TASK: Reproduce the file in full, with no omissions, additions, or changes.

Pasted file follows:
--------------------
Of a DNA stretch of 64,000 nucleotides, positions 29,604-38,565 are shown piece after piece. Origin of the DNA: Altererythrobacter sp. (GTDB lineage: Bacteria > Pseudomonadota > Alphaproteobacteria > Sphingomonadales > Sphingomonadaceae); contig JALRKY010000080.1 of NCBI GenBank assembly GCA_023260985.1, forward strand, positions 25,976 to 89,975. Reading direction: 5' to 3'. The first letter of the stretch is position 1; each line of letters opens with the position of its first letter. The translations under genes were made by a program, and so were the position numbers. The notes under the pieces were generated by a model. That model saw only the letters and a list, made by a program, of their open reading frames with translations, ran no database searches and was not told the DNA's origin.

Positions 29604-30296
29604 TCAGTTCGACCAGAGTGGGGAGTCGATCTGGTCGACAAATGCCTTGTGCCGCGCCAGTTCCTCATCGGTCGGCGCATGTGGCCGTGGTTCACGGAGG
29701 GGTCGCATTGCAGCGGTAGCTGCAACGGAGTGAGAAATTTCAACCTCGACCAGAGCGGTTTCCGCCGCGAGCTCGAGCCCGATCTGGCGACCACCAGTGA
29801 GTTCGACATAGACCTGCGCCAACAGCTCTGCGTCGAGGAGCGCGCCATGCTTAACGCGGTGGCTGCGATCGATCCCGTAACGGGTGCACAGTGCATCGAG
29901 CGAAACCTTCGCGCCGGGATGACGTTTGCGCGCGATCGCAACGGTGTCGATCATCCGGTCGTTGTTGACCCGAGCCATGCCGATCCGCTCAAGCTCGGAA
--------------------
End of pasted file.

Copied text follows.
Of a DNA stretch of 64,000 nucleotides, positions 29,604-38,565 are shown piece after piece. Origin of the DNA: Altererythrobacter sp. (GTDB lineage: Bacteria > Pseudomonadota > Alphaproteobacteria > Sphingomonadales > Sphingomonadaceae); contig JALRKY010000080.1 of NCBI GenBank assembly GCA_023260985.1, forward strand, positions 25,976 to 89,975. Reading direction: 5' to 3'. The first letter of the stretch is position 1; each line of letters opens with the position of its first letter. The translations under genes were made by a program, and so were the position numbers. The notes under the pieces were generated by a model. That model saw only the letters and a list, made by a program, of their open reading frames with translations, ran no database searches and was not told the DNA's origin.

Positions 29604-30296
29604 TCAGTTCGACCAGAGTGGGGAGTCGATCTGGTCGACAAATGCCTTGTGCCGCGCCAGTTCCTCATCGGTCGGCGCATGTGGCCGTGGTTCACGGAGG
29701 GGTCGCATTGCAGCGGTAGCTGCAACGGAGTGAGAAATTTCAACCTCGACCAGAGCGGTTTCCGCCGCGAGCTCGAGCCCGATCTGGCGACCACCAGTGA
29801 GTTCGACATAGACCTGCGCCAACAGCTCTGCGTCGAGGAGCGCGCCATGCTTAACGCGGTGGCTGCGATCGATCCCGTAACGGGTGCACAGTGCATCGAG
29901 CGAAACCTTCGCGCCGGGATGACGTTTGCGCGCGATCGCAACGGTGTCGATCATCCGGTCGTTGTTGACCCGAGCCATGCCGATCCGCTCAAGCTCGGAA